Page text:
News on health, wellness and health care

Andrew Nixon / Capital Public Radio

Hospitals and doctors offices around California are getting an infusion of federal dollars to ramp up electronic recordkeeping.

California officials say health providers have received nearly three quarters of a billion dollars in federal stimulus money to modernize their record systems.

Dr. Gilbert Simon runs the Sacramento Family Medical Clinics. He says he already has plans for this fall.

“We will be calling in all of our patients with lung diseases to get their flu shots.”

Here in California's San Joaquin Valley, the disease known as valley fever can strike anyone at almost anyone at almost anytime. Just ask Dr. James McCarthy.

"It's pretty difficult to prevent something that you can acquire just by breathing in the air," says McCarthy. 

Just breathing in the air. Air that contains the spores of a soil fungus found throughout much of the Southwest, but especially in the southern portions of the San Joaquin Valley. 

Prop 63 Program Provides Many Paths Towards Mental Wellness

Sep 11, 2012

Since it was enacted in 2004, California’s Proposition 63 has raised over $8 billion by taxing the wealthy. The money was intended to pay for mental health services and prevention programs. But lawmakers have called for an audit after questions were raised about how money from the “millionaires’ tax” is being spent.

When Valley Fever Struck Celebrated Winemaker, Doctors Missed It

Sep 9, 2012
Laura Dickinson/ Vida en el Valle

Todd and Tammy Schaefer appear the picture of good fortune and good health.

Tall, fit and well dressed, the couple met in Malibu, where they established their wine business. In 2001, they moved to Paso Robles, in San Luis Obispo County, and focused on Pacific Coast Vineyards full-time.

That’s where their long nightmare with valley fever began. Early in October 2003, Todd Schaefer was running a bulldozer that kicked up a thick cloud of dust.

Changing climate may expand valley fever’s impact

Sep 9, 2012
Shelby Mack / The Californian

Valley fever feeds on heat.

And as the average temperature ticks up with each passing decade, experts are concerned that the fungus’ footprint and impact are expanding, as evidenced by a rise in cases in areas far outside the hot spots of the Central Valley of California.

In the soil, the cocci fungus lives on dead organic matter. Less rainfall and higher temperatures reduce overall vegetation, diminishing soil competition for the hardy fungus, scientists say. Cocci spores survive—even thrive—when the environment is drier and hotter since other competitors die off.

Just One Breath: Valley fever cases reach epidemic levels, but harm remains hidden

Sep 8, 2012
Craig Kohlruss / Just One Breath - Reporting On Health Collaborative / The Fresno Bee

This special report is a project of the Reporting On Health Collaborative

Valley fever starts with the simple act of breathing. 

The fungal spores, lifted from the dry dirt by the wind, pass through your nostrils or down your throat, so tiny they don’t even trigger a cough. They lodge in your lungs. If you’re fortunate – and most people are – they go no further.  

Valley Fever cases missed because of lack of awareness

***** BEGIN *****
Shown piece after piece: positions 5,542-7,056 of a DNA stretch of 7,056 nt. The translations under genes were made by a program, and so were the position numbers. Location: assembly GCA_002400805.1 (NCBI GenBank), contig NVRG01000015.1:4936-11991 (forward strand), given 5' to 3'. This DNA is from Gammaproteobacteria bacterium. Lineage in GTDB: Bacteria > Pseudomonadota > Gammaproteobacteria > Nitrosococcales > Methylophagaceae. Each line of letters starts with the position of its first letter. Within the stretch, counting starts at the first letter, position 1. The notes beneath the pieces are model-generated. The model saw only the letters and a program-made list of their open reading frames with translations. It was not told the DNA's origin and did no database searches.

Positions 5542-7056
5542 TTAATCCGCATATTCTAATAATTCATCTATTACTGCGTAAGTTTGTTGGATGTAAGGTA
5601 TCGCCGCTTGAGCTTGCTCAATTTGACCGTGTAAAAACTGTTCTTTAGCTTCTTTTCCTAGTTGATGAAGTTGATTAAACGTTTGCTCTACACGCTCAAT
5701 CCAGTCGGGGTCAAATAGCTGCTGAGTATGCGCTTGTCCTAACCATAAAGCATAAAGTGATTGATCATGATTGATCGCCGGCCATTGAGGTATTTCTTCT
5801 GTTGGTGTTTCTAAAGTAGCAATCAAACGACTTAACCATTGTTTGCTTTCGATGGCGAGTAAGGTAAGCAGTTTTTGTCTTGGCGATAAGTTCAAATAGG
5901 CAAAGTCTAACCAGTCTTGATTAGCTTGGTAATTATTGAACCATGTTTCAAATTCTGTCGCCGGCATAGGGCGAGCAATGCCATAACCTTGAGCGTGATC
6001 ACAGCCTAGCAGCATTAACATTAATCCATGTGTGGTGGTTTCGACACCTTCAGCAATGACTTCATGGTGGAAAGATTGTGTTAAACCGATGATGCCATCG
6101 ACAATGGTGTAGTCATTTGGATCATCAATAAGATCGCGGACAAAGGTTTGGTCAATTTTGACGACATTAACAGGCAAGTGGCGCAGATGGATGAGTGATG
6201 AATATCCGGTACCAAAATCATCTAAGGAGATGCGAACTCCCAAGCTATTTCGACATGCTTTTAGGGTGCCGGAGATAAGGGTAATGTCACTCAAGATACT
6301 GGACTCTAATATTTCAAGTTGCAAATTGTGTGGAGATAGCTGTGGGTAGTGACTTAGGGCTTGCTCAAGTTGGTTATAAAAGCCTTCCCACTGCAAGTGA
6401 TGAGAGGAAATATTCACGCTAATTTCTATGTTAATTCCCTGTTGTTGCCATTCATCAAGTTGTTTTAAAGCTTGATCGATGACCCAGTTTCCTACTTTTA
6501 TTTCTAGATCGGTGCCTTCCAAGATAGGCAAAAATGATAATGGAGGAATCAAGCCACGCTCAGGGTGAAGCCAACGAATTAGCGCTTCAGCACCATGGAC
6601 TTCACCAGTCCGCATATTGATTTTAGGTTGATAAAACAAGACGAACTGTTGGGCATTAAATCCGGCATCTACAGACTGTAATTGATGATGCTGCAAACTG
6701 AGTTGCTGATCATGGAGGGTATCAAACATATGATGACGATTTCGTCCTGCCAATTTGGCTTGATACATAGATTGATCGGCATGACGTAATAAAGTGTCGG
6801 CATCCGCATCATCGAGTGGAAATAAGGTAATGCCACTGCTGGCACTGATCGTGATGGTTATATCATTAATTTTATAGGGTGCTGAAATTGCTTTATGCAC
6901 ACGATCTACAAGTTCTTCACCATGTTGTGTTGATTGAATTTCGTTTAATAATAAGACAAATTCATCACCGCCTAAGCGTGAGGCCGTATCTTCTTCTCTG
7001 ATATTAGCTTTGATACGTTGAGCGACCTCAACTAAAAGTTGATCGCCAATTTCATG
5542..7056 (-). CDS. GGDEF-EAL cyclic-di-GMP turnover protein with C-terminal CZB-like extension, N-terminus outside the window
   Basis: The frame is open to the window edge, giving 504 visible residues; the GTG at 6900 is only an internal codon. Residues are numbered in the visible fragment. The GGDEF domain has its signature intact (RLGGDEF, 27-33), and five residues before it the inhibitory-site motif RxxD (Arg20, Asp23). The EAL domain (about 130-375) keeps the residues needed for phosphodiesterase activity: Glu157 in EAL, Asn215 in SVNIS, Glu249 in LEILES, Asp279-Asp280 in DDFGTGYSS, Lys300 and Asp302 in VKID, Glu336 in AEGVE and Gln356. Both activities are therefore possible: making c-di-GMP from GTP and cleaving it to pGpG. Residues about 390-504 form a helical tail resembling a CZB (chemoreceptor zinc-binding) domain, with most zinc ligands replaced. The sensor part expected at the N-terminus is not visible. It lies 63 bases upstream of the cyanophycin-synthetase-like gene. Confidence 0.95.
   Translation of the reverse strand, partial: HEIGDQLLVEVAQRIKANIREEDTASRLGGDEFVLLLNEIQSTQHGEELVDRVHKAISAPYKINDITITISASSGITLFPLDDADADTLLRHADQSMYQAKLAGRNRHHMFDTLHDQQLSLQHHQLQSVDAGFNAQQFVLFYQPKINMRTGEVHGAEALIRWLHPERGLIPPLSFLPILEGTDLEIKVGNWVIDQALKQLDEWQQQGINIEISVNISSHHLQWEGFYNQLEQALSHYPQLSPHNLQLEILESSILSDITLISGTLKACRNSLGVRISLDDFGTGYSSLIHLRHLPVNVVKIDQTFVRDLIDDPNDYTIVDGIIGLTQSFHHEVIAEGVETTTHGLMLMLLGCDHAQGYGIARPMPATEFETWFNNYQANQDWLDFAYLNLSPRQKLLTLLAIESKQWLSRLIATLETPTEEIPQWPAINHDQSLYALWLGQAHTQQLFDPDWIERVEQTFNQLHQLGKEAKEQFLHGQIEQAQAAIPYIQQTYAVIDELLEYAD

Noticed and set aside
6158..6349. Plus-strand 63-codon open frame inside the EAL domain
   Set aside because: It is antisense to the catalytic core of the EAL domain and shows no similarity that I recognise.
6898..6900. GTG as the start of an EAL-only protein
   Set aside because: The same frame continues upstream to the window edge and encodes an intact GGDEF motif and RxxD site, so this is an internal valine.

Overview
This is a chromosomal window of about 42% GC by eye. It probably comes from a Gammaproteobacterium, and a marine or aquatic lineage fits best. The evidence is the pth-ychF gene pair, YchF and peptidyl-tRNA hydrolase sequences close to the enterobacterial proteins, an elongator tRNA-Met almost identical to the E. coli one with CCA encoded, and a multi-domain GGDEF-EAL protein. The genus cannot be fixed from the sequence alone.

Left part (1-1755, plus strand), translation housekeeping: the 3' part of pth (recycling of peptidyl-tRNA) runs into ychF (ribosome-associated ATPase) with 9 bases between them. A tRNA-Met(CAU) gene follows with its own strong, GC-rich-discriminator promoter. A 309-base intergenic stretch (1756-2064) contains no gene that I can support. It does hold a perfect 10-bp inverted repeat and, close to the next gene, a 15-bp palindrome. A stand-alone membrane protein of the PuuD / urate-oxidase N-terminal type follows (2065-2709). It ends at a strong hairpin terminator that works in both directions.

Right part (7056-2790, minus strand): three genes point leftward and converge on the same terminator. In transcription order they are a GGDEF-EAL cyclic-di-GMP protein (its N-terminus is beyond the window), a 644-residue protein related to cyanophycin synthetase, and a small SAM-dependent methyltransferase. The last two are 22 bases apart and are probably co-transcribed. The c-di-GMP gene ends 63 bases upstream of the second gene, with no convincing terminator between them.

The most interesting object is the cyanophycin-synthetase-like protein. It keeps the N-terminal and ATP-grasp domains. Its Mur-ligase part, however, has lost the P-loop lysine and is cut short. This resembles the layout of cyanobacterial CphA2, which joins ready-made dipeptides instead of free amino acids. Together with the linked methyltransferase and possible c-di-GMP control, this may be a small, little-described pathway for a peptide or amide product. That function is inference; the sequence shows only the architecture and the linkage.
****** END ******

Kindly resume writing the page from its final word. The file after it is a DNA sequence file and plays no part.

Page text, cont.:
Sep 8, 2012
Casey Christie / The Californian / Reporting on Health Collaborative

The soaring nationwide figures for valley fever don’t tell the whole story.

Problems with screening for the disease and tracking it over time mean that thousands of cases go undetected and untreated every year, leading experts to believe the second epidemic is likely worse than documented.

Valley fever often goes unrecognized, especially in places where the disease is not widespread. Doctors aren’t familiar with its wide variety of symptoms. Often, the early symptoms of valley fever are similar to those of pneumonia.

Disease sidetracks girl with dreams of dancing

Sep 8, 2012
Daniel Casarez/Vida en el Valle

Very little can stop 7-year-old Emily Gorospe from dancing.

Early this summer, she twirled in her bedroom, holding to her chest her colorful, ruffled dance costumes as if they were her dancing partners.

But last spring, Emily did not have enough energy to dance – let alone walk down the hallway of her family’s home.

Valley Fever basics

Sep 8, 2012

What is valley fever?

Valley fever, also known as coccidioidomycosis, is a disease caused by a fungus called coccidioides immitis found in the soil primarily in certain parts of the Southwestern United States, Mexico and Central and South America. A person can become infected by inhaling the spores of the fungus. The infection starts in the lungs, but can spread to other organs in the body and the bones.

What are the symptoms?

Putting Valley Fever on the Front Burner

Sep 7, 2012
Daniel Casarez/Vida en el Valle / Reporting on Health Collaborative

How does knowledge about unfamiliar diseases enter the public consciousness and the public policy agenda?

As editor of Reporting on Health, I’ve been doing a lot of thinking about this question as we launch a series by a new reporting collaborative I brought together. It includes news outlets whose reporters have participated in our California Endowment Health Journalism Fellowships. Reporting on Health Contributing Editor William Heisel has ably served as project editor for this effort.